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Tips & Tricks for Mountain Bike Brakes powered by Magura

Tips & Tricks for Mountain Bike Brakes powered by Magura

29.01.24 10:58 52Text: NoPain (translated by AI)Photos: MaguraBreaking Down Brakes: "Switching the brake disc from 180 mm to 203 mm results in 10% more power." An in-depth interview with the developers at MAGURA about brake pads, discs, and the art of optimizing braking performance.29.01.24 10:58 233

Tips & Tricks for Mountain Bike Brakes powered by Magura

29.01.24 10:58 233 NoPain (translated by AI) Magura
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Breaking Down Brakes: "Switching the brake disc from 180 mm to 203 mm results in 10% more power." An in-depth interview with the developers at MAGURA about brake pads, discs, and the art of optimizing braking performance.29.01.24 10:58 233

Disc brakes have become established on almost all types of bicycles and are considered mature. In theory, one can expect perfect function with minimal maintenance. However, in practice, it often looks different, as many cyclists are repeatedly confronted with classic disc problems such as fading, squealing, and rubbing, as well as with the question of which pads they should use after the first wear. But what are actually the advantages and disadvantages of organic, sintered, original, and tuning pads?

To get answers to these and other questions from our users and to clear up numerous technical myths, we conducted detailed conversations with various developers from the hydraulic specialist MAGURA. This was particularly about brake pads and discs - the secret heroes of braking performance.

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 The selection of the right bicycle parts is crucial,
to optimize the performance, safety, and comfort of your bike. 

Dominik Voss (Magura, Team Leader Marketing Communications)
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Organic or sintered pads? Which are best suited for specific applications?

Detailansicht

MAGURA: "The distinction between sintered (metallic) and organic pads is considered very contrasting in normal use. Sintered pads are described as very durable & heat-resistant, and organic pads as more aggressive during short braking.

However, as often in life, there is actually no stark black or white here, since the components can be very similar. Every brake pad consists of a multitude of components and fillers. Many organic pads have a high metal content. Nevertheless, there is no established standard for the use of these terms. Therefore, it is not possible to compare pads from different manufacturers based solely on their designation. Whether a pad is described as organic or semi-organic is currently at the discretion of the manufacturer.
Whether a sintered or organic brake pad fits a specific application is also a question of the brake system. MAGURA recommends exclusively organic pad mixtures with less than 30% metal content for all MT brakes. The braking system and our own spare parts are not designed for the behavior of sintered pads with a high metal content.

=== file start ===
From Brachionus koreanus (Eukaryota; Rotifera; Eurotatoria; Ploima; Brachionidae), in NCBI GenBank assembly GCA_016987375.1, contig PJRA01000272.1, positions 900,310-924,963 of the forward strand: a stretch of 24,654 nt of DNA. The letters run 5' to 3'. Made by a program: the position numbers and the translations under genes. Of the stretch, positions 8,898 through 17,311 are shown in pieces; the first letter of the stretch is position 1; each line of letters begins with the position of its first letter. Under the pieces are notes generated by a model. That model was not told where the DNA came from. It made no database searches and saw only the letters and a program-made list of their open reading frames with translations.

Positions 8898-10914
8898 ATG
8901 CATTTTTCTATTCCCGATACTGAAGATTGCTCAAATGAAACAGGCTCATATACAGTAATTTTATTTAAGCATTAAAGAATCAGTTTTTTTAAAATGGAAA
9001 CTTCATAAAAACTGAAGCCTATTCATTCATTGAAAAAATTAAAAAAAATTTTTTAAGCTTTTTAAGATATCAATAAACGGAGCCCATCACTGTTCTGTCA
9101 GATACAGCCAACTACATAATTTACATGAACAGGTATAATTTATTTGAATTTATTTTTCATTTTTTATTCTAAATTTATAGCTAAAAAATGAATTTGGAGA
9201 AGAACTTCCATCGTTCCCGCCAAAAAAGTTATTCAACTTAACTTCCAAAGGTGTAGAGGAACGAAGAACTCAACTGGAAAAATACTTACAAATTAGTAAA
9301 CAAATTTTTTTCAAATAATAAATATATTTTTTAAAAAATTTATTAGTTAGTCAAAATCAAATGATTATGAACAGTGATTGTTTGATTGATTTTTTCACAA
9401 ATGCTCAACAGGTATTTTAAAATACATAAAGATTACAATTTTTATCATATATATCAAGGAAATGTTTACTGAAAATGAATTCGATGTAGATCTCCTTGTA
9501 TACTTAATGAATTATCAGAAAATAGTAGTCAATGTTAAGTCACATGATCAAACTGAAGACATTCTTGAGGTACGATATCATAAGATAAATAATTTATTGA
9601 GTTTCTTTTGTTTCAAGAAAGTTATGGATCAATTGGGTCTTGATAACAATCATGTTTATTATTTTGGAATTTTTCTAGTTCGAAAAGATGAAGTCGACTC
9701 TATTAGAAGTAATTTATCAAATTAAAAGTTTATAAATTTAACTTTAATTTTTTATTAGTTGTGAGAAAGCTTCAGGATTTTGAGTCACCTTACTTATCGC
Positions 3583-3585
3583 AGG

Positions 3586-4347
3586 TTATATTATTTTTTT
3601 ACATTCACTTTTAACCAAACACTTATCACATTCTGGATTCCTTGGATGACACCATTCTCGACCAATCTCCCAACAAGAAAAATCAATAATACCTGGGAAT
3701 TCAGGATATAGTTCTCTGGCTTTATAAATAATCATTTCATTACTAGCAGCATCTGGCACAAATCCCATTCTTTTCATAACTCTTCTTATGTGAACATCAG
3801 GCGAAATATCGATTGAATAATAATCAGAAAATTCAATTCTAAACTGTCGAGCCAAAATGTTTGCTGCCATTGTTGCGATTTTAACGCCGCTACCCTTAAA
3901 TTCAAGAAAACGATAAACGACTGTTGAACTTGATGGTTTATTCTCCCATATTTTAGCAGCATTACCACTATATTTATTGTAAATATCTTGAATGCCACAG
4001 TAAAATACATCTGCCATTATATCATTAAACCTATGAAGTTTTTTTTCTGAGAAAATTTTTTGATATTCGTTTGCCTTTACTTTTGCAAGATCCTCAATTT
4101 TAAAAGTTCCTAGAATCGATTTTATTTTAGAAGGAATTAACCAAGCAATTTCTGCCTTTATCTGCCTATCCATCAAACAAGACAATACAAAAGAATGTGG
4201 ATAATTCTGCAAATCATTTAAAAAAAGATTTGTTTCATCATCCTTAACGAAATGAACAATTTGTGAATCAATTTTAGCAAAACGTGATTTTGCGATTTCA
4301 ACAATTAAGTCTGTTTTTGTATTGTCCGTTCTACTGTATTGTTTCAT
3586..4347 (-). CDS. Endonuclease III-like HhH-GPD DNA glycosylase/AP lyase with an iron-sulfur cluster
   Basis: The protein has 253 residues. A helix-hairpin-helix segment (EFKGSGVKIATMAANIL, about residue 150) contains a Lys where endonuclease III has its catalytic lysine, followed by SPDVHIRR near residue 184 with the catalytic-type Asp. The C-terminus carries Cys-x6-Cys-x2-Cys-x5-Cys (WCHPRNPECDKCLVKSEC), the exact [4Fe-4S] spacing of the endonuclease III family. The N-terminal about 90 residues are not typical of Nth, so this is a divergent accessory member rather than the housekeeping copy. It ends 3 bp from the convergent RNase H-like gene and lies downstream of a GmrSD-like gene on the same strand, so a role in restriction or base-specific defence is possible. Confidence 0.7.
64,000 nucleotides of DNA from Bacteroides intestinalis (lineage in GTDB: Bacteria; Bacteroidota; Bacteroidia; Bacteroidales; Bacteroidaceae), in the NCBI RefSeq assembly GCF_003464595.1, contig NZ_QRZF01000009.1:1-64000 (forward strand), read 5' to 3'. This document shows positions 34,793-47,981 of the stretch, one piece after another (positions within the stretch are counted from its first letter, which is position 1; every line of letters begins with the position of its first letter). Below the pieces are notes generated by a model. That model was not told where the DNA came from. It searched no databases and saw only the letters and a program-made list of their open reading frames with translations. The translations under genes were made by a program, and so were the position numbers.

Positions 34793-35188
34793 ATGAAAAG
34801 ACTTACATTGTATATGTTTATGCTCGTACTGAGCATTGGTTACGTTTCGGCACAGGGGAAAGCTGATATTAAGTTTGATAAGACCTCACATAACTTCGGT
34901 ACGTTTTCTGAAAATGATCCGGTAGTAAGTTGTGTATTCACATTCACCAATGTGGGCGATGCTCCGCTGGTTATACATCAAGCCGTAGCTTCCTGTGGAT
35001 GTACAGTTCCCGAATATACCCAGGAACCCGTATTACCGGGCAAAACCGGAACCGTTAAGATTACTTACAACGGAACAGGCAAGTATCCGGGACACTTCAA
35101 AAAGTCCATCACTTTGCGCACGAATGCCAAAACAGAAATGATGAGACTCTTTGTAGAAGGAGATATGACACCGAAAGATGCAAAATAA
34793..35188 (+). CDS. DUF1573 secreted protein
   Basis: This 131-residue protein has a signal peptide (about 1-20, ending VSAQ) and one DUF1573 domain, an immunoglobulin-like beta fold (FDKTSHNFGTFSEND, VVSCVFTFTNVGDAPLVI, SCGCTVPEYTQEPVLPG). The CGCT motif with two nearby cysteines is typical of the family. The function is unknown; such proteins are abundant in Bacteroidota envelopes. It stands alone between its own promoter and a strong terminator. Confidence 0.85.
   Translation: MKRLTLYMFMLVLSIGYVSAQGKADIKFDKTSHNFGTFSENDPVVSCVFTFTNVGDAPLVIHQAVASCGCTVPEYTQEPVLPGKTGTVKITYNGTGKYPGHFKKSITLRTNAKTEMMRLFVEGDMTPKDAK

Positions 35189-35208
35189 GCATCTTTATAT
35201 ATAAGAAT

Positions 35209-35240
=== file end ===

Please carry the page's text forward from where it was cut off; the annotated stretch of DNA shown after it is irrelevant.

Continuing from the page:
MAGURA categorizes the different types of pads as follows:
• Organic: < 30 % metal content
• Semi-sintered: 30-60 % metal content
• Sintered: >60 % metal content

We finally recommend customers to always pay attention to the pad descriptions and recommendations of the manufacturer. Comparing between manufacturers is difficult."

 Generally, the choice of surface can affect braking performance by around 20%. 

That's worth it!
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Why are some discs explicitly approved only for organic pads?

MAGURA: "This can have two reasons. On one hand, sintered pads put more demand on a brake disc and wear it down more abrasively and quickly. Often, inexpensive discs are not sufficiently hard or are made of a less durable steel and wear out too quickly with sintered pads.
On the other hand, a manufacturer might exclude sintered pads to prevent the overall brake system from overheating. Because pads with a high metal content immediately conduct the heat to the brake caliper. In contrast, organic pads shield the brake caliper better from the disc's heat.

Overheating of the brake caliper can damage seals or in rare extreme cases even heat up the brake fluid significantly."

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Why do I need to bed in my brake pads and why doesn't the manufacturer do it already?

MAGURA: "When braking in, the brake pad and disc adapt to each other. The smallest imperfections are evened out to enable an optimal friction surface. Moreover, the pad can slightly degas during the braking-in process, and residues from the manufacturing process are removed. Only after the braking-in process are the pad and disc perfectly matched, offering optimal performance and long lifespan.
Exactly because of this necessary adaptation of pad and disc to each other, manufacturers do not brake in pads at the factory. One would always have to brake in pad and disc as a pair. This is simply too laborious, expensive, and inflexible for sales.

Instead, many manufacturers develop new pad compounds that require less time to brake in, thus making it easier for the customer to handle. MAGURA's sport pad compound only needs half as much time to brake in as other models."

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How does fading occur and how can I optimize my brake?

Detailansicht

MAGURA: "Fading can occur in two ways during strong and continuous braking.
Firstly, due to an increase in temperature of the brake pad and disc, as a result of which the friction coefficient of both decreases. The reduced friction is noticeable to the rider in the form of decreased braking performance.